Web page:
Foreign exchange company World First will use its growing business in Singapore as a launchpad for further expansion across the region.
The British firm set up shop here in May and has already developed a steady stream of customers among expatriates and small- and medium-sized enterprises.
It hopes the business model it is rolling out here will prove viable for neighbouring countries as well.
World First offers overseas payment and transfer services between a client's bank account and another account in any major bank around the world, except those in restricted jurisdictions.
Unlike banks, the company does not charge its clients a service fee but makes its revenue from exchange rate margins.
Our target for Singapore is to gain 6,000 trading clients over the next year, with an exchange turnover of $250 million to $500 million.
MR JABU HENSON, World First Asia managing director
It has sent about $16 million since its soft launch in May.
"We now have around 1,500 local clients, and World First has likely saved them between $80,000 and $100,000. Globally, we helped our clients save some US$66 million (S$93 million)," Asia managing director Jabu Henson told The Straits Times in an exclusive interview.
"Regular clients can expect savings of 0.3 per cent to 1.5 per cent per transaction compared with what they can get on the market. For instance, a corporate transferring $1 million through us monthly may save between $3,000 and $15,000."
Mr Henson believes Singapore can be a crucial driver of the firm's global business.
"Our year-on-year growth was around 43 per cent last year, with total turnover at around US$15 billion and net profit at US$15 million," he said.
"Once our Singapore operations are fully up and running, I think we can easily top our growth rate to around 60 per cent."
World First, which was founded in Britain in 2004, chose Singapore to launch its second Asia office after Hong Kong.
The company is trying to hit the sweet spot in the market - it will not compete for big corporate transactions or migrant worker remittances but focus on high-net-worth expatriates and smaller firms. The minimum transaction is set at $2,000.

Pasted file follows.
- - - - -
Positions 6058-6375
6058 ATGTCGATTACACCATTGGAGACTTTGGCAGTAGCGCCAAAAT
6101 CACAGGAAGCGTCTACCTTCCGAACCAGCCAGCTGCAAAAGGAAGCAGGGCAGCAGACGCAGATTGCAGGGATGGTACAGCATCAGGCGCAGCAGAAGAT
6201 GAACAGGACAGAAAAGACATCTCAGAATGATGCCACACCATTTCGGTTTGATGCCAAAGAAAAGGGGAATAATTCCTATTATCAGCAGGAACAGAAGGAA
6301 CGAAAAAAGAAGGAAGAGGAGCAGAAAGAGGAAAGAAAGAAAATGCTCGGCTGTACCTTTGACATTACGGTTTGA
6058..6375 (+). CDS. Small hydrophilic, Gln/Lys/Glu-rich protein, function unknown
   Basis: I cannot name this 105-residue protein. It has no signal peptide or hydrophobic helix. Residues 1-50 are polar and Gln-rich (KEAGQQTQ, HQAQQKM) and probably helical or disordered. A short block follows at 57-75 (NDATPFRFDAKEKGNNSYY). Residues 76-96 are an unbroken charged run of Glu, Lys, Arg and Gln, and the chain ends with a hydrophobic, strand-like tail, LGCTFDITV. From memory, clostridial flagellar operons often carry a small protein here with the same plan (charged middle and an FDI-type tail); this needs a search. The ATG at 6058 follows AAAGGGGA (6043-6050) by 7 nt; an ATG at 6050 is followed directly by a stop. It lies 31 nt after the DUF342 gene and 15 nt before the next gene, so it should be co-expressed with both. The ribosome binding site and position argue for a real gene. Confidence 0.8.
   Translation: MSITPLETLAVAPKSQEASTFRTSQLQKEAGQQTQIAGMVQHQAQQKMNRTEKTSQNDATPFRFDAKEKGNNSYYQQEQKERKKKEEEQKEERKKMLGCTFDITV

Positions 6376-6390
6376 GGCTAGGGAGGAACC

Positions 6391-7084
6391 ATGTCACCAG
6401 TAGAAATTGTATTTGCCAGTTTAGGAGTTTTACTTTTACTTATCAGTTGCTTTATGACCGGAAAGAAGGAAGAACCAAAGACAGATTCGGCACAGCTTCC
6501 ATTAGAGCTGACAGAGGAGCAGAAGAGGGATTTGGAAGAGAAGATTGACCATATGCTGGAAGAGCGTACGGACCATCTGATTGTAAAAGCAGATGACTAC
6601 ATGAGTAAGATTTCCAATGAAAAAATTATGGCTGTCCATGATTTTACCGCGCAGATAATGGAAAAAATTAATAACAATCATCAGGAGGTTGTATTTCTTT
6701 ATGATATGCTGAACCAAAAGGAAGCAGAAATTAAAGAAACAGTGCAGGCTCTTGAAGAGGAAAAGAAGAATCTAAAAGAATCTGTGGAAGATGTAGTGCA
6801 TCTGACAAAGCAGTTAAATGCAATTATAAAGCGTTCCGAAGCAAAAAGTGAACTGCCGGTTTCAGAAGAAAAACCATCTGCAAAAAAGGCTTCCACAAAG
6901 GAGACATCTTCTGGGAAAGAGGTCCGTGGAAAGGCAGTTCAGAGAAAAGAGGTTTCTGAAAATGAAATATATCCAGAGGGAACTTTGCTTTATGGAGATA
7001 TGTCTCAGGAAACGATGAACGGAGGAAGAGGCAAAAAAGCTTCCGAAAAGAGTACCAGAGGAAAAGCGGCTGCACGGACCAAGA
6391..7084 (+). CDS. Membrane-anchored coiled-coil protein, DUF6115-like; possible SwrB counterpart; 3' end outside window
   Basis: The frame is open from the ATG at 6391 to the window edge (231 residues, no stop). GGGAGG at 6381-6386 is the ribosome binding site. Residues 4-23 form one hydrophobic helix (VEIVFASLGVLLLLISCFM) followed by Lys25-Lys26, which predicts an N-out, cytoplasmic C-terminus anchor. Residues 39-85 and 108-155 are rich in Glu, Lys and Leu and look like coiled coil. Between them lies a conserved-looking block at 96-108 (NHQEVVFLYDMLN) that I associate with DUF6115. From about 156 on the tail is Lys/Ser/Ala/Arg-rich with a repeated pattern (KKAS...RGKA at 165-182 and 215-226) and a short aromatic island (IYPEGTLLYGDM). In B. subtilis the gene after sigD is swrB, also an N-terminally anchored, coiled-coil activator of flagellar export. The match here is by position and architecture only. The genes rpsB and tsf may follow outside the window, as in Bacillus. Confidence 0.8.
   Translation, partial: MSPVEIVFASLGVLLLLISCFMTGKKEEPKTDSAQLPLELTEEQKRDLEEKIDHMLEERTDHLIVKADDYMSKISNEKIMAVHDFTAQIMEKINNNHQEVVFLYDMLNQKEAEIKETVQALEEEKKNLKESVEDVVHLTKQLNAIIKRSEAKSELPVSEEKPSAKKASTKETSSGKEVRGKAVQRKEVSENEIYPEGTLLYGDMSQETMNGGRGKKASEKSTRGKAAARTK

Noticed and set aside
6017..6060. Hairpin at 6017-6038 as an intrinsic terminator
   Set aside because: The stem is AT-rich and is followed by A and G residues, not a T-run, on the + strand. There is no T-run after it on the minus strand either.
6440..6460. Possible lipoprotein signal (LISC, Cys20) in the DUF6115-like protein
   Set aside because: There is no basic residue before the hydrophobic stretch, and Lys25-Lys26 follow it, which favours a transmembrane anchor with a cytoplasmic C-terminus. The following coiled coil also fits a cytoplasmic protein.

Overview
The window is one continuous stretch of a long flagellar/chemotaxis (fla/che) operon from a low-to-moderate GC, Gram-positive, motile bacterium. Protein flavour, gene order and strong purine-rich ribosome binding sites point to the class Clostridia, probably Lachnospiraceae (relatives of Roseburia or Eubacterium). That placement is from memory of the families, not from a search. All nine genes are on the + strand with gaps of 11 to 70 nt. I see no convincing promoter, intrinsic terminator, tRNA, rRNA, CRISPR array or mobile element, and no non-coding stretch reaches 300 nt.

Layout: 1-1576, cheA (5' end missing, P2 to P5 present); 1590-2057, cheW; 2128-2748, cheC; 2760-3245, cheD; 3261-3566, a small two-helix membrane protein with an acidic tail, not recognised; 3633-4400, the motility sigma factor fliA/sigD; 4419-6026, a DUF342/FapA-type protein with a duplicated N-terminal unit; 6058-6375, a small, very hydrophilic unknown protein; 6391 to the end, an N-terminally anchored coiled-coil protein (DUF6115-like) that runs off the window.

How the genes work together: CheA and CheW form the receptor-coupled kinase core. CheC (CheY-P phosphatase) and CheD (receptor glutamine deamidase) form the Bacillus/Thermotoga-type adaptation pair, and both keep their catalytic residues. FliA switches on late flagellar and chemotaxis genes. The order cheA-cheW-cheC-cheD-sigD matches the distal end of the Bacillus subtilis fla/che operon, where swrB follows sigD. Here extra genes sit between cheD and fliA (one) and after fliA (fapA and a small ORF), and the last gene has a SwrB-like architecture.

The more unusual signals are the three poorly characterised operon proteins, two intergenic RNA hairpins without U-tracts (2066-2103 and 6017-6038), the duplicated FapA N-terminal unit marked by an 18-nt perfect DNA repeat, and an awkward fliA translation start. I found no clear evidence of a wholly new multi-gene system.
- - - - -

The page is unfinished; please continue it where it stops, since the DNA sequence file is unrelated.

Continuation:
"Our target for Singapore is to gain 6,000 trading clients over the next year, with an exchange turnover of $250 million to $500 million," said Mr Henson.
"We are also looking at expansion to Indonesia, Malaysia, the Philippines and Thailand, but right now, we are focusing on getting the Singapore business right."
That entails keeping a close watch on the company's compliance and particularly anti-money laundering efforts, an area of growing concern at the Monetary Authority of Singapore (MAS).
In April, the MAS imposed new requirements for financial institutions to prevent money laundering and terrorist financing with fines for non-compliance of up to $1 million.
World First is well aware of its responsibilities, Mr Henson said.
"Aside from our usual KYC (know-your-customer) safeguards, we have agreed on MAS' conditions to limit our services only to residents and locally registered companies.
"On top of that, we must meet all our clients face to face at least once before we facilitate a transaction. This is one thing that we do not do in other markets we're in."